A climate for opportunity

BC undergraduates aren’t just learning about climate change. They’re looking at it as a potential career path

Anna Davis ’24, a history major in the Morrisey College of Arts and Sciences, arrived on the Boston College campus with an interest in climate change; over the course of three years, it’s become her North Star.

“I did not anticipate climate change dominating my studies,” said Davis. “I’ve taken a wide variety of courses on the topic, exploring the intersection between my major and the development of climate activism in the United States. I minored in Managing for Social Impact and the Public Good. Now, I’m working on a Scholar of the College thesis that explores the legal and economic thought that developed in response to the 1973 Endangered Species Act, which reflects the broader polarization over environmental and climate issues in America today, which has merged all my academic interests into a singular project.”

Davis, who will travel to Dubai next month for the United Nations Climate Change Conference (COP28) as a member of the BC faculty and student contingent, was one of nearly 50 students who attended the first Climate Change Professional Dinner and Networking Night on October 26, sponsored by the BC Career Center and the Schiller Institute for Integrated Science and Society.

The event enabled undergraduates to interact with BC alumni employed by companies focused on the long-term shifts in temperatures and weather patterns, and—as reflected by opening remarks from Professor of Earth and Environmental Sciences Yi Ming—underscored the University’s commitment to climate change-related research and teaching, and providing students like Davis the opportunity to consider the field as a potential career path.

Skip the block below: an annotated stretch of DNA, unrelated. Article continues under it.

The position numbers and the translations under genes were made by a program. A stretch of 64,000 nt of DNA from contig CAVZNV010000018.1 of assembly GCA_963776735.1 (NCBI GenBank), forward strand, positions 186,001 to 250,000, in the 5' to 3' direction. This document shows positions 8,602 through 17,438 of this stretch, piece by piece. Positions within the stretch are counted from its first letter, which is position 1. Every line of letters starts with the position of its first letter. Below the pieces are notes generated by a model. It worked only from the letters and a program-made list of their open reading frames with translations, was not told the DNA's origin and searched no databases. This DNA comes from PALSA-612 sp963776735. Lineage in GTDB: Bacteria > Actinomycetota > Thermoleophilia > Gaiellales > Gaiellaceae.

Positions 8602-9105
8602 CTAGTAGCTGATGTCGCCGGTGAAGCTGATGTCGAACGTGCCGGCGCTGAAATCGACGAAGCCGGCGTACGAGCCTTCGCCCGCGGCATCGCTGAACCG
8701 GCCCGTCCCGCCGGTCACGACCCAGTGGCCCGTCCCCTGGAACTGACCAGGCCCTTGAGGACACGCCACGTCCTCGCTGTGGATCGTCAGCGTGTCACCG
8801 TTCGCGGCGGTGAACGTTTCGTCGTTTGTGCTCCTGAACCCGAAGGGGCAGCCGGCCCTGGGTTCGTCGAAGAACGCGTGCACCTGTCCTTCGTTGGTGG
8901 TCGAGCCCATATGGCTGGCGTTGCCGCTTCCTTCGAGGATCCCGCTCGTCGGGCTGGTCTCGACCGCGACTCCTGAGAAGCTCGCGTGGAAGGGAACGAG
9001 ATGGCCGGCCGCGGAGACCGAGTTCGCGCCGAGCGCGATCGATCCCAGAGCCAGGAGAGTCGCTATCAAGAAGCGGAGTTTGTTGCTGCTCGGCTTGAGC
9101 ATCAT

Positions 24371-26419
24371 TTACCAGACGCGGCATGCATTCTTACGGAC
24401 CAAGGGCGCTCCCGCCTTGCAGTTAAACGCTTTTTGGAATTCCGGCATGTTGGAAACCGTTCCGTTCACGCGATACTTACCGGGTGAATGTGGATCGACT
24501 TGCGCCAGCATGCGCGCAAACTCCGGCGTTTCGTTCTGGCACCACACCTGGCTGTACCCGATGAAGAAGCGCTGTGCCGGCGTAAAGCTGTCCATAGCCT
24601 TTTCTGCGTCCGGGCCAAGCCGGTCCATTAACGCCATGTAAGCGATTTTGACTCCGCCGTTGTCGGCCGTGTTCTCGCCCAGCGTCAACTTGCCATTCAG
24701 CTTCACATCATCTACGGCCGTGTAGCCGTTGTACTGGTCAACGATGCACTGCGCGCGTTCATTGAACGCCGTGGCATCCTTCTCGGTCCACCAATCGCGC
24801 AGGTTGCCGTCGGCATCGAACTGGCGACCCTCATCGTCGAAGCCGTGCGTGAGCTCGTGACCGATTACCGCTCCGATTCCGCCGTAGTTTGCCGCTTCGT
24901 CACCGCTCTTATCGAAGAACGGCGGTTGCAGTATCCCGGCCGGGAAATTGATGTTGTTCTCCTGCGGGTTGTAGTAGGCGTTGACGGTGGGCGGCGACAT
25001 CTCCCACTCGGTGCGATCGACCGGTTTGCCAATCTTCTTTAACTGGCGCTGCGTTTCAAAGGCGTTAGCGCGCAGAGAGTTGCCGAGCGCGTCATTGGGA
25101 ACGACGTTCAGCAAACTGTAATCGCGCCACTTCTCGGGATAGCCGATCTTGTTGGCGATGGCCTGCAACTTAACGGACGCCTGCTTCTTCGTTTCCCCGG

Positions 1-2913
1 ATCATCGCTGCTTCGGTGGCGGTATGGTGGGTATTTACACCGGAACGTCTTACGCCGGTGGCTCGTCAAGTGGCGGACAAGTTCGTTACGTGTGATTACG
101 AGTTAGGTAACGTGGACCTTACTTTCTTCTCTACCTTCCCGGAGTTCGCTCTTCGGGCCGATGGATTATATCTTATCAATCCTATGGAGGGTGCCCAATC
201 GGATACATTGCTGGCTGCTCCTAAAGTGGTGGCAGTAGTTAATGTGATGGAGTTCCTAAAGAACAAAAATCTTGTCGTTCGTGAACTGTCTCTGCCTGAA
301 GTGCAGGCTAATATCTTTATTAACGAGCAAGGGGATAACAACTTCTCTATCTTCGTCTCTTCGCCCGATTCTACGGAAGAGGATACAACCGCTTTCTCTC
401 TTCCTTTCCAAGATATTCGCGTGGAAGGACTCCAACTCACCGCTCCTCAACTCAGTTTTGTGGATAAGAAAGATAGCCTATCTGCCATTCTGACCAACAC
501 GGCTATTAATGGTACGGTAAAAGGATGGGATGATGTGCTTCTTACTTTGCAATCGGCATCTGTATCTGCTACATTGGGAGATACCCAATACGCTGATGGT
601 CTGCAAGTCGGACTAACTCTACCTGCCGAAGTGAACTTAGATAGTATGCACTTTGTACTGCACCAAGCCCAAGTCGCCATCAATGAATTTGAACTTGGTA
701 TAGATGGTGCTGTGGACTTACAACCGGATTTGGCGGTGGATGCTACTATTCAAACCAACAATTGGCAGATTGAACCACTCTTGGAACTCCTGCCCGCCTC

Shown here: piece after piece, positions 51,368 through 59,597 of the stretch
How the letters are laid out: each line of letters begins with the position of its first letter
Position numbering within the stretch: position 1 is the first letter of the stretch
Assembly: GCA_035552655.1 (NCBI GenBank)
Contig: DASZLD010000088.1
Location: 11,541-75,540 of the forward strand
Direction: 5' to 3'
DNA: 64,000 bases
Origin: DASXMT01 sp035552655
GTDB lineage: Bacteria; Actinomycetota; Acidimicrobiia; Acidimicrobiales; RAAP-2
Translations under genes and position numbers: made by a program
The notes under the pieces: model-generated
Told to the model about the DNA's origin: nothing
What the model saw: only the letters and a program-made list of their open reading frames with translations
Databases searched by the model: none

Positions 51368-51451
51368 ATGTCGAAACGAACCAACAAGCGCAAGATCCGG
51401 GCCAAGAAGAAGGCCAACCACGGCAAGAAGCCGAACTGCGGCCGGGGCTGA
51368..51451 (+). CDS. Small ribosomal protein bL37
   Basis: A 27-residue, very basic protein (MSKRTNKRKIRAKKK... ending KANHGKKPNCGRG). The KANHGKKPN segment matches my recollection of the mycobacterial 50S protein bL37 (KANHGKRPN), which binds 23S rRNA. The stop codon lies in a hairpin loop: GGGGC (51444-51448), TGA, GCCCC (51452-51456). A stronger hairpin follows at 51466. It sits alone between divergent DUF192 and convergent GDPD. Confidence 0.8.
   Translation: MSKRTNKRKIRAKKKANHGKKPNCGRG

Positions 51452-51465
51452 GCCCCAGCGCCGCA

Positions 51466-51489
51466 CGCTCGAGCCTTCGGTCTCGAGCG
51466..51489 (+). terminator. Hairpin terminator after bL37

“Over the last 10 years, we’ve experienced the hottest decade in our history; there have been numerous wildfires; the temperatures in the Southwest have soared; and in Florida, insurance companies are refusing to insure homeowners because of excessive flooding,” said Ming, the Schiller Institute Professor of Climate Science and Society, in his address.  “If we go back to Hurricane Katrina, the storm flooded 80 percent of New Orleans, impacting underprivileged residents disproportionally. Worldwide, the Global South has historically had a lower rate of greenhouse gas emissions, but often is the most exposed to the effects of climate change due to a lack of financial and technological resources, and a limited access to renewable energy sources.

“The Schiller Institute, through its collaborations with BC economists and social work faculty, is focused on solutions, such as renewable energy and windfarms, and addressing the impact of climate change on the mental health of those living in low-income countries,” said Ming.  “We share the same humanity; we have an obligation to pass down our planet to the next generation in better condition than we found it.”  

Co-hosts Jim West, outgoing assistant director of Schiller Institute Programs, and Career Center Associate Director Kayla Pelland invited attendees to chat with BC alums in attendance, including Ashley Medlar ’11 from the advocacy group Environmental Defense Fund; Olivia McCaffrey ’17 of the Massachusetts Executive Office of Energy and Environmental Affairs; Chantala Chanthasiri ’96, from State Street, a global financial services company; Caitlin Connelly ’19, of energy research and consultancy Wood Mackenzie; Michelle Fay ’95, at business management consulting firm Guidehouse;  Asa Ackerly ’22, from Ceres, an accelerator for sustainable capital markets; and Joe Fonseca ’20 and Leanne Ortega ’23, of solar energy company EnergySage.